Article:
- There is a big question of when to get me on the transplant list. If I can get 6 or more months out of the lungs I have, then I need to do that, and want to do that. But you can never really know when is the perfect time...if there is a perfect time. This is especially difficult because I learned that there is also a chance of sudden death in women with CF. For this reason, where normally they would list when lung function is around the mid-20% range, they list women at more around the 30% range. I have remained fairly steady around the mid-30's for a few years, which in all reality, is not that far from 30%. To put it in raw numbers, at 34% I have a lung function of 0.97 liters. 30% would be about 0.86 liters. Not a big difference.
The news about sudden death in women was probably the hardest part to hear. All this time I kept thinking that I had another year or two before transplant as long as I stayed in fairly good shape. Hearing this news hit too close to home.
For several years CFers were not allowed to come anywhere near each other. They thought that we would pass certain bugs back and forth. This is still true, but the bad thing is that it cut us off from each other, and really the only people who could really understand what we were going through - our support system. A couple of years ago, this "rule" was relaxed so that we are now allowed to be within 3 feet of each other, or arms length. So after several years of CFer relational famine, I started talking to one of the older CFers, Lori (or rather she came to talk to me - I am way to shy to start a conversation with someone else!). Because she was older, was often in when I was, and we shared a love of Nintendo DS's, we became friends. She really helped me feel like I wasn't so crazy for a lot of the things I was experiencing.
Not too long after that I got a phone call that she had died. It wasn't a "normal" CF death, though. She had been in the hospital, went home, and a blood vessel burst in her lungs and she died in her husband's arms. Her PFT's had been in the mid-30% range for a few years and she seemed very stable. Much like I've been for the last couple of years. Needless to say, hearing from the doctor that sudden death is much more common in women shook me and Jake.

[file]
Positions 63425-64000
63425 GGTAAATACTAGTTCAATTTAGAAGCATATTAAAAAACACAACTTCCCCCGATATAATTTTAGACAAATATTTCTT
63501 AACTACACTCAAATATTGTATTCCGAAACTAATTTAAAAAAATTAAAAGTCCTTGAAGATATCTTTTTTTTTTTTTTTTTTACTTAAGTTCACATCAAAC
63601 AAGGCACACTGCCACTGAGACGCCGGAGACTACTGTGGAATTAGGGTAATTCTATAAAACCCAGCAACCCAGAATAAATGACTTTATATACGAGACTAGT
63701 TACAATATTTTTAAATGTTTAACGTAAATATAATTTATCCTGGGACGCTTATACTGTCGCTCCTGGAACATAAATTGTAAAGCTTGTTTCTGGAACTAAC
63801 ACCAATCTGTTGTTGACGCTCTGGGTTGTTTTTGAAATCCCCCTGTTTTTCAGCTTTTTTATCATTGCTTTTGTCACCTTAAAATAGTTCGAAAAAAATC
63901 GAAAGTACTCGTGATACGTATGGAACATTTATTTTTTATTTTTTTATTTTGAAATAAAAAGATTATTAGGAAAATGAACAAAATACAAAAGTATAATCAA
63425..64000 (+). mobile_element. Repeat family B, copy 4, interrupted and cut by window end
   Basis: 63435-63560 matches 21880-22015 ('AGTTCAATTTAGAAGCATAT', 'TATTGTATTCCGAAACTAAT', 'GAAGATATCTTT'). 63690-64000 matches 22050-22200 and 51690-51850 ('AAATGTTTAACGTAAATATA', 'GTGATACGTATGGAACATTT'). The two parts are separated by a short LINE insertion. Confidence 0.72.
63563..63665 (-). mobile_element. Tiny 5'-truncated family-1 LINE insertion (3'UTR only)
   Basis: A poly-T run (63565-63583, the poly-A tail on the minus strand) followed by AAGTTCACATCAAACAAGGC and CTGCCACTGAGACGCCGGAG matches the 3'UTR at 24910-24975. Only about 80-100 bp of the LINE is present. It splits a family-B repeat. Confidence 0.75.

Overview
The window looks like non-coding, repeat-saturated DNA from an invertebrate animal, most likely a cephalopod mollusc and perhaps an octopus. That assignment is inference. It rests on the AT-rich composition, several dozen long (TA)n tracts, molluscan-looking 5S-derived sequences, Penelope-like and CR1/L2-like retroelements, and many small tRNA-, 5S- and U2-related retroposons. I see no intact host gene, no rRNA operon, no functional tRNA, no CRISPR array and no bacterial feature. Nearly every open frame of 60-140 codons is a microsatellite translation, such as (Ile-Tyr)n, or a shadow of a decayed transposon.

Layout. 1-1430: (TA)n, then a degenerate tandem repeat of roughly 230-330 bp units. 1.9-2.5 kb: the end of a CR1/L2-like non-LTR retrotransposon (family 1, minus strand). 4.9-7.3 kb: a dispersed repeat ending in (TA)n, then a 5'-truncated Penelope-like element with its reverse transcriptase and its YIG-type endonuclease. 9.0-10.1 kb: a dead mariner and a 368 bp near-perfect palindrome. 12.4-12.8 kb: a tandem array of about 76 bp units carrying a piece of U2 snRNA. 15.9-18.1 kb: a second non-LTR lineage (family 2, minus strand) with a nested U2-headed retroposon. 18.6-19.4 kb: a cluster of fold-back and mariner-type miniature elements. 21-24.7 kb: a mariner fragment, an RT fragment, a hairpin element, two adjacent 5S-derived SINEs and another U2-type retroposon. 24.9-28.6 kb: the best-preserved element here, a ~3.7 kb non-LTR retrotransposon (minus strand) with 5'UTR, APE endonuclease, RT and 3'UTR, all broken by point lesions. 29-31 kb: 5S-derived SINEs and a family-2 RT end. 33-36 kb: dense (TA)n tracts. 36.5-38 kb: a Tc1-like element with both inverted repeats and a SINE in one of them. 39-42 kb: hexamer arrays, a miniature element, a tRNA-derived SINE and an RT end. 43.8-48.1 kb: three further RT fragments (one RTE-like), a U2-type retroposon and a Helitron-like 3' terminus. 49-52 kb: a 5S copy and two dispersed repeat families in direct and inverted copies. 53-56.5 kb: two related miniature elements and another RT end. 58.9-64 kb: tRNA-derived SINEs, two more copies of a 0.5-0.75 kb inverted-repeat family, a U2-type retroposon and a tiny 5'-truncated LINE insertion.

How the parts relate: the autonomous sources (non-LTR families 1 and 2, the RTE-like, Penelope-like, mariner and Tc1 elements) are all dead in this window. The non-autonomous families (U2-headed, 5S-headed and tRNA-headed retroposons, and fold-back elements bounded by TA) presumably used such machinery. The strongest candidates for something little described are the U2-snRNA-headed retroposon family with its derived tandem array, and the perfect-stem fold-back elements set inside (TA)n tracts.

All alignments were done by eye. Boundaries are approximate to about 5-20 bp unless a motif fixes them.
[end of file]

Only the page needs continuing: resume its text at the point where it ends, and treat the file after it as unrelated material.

- The last, and kind of weirdest thing, is that I need to lose weight. "What?!? A CFer needs to LOSE weight?" Ya...go figure, huh? About 6 years ago or so, after 20 some years of constantly struggling to keep my weight up, something happened (insert God here) and I haven't had any trouble with keeping my weight up. Actually, the majority of the time I'm about 10lbs. over what is considered my "ideal" weight (and really where I feel most comfortable). So, Dr. Klesney-Tait wants me to lose 5-10lbs. Honestly, that doesn't sounds too bad to me. I breathe better without that extra poundage.
Those are the statistics and possibilities of everything that can go wrong. It's extremely overwhelming at first glance. We got some great advice from a good friend of ours, though. He told us something like: "Yeah, those are the stats and they look pretty scary. But we serve a God who doesn't care about statistics. Throw them out. If you know this is what God wants you to do, then do it with confidence.". And you know what? He's right. Our God is bigger than all of this. We may have been surprised by what the doctor said, but God wasn't. He didn't say "Oh, my, I didn't know that!" and then change His mind about what He was going to do with me.
The Bible says our days are numbered and He knows when our last day is. Our responsibility is to follow His lead and go where He says to go even when it's scary. I'm sure Noah was a little scared when God told him to build an ark when there was no sign of a flood and everyone around him was laughing at him. Gideon was scared when God told Him to face the Midianites with only 300 men to fight the battle. And Jesus himself was so scared of the cross that he actually sweat blood. But the thing all these people have in common is that regardless of the fear, they did what the Father asked them to do. They did it because they knew who was in charge and that no matter how it looked from their point of view, they knew that if He asked them to go then there was a reason for it and the battle was already won.
I am scared. I'm scared of what doing this means for me, my husband, my family, and my friends. I'm scared to the point that I almost can't talk about it without crying. But more than the fear, I know this is what I've been asked to do. I said awhile ago that when I made the initial decision to not get a transplant I never really had peace. I was scared of the surgery and fear took me over. Now I'm scared, but I have complete peace. I'm not doing mental flip-flops on the decision. Finally, I have no doubts that this is what I want to do and that I'm following God's call for my life. I'm choosing life.
I don't know where this choice to follow will lead, and honestly, I don't know if I'll even make it through the surgery. I do know that when I wake up I'll be breathing like I never have...breathing in His blessing of having more time here with the ones I love or breathing in the sweet sight of my Savior. Either way, I can't lose.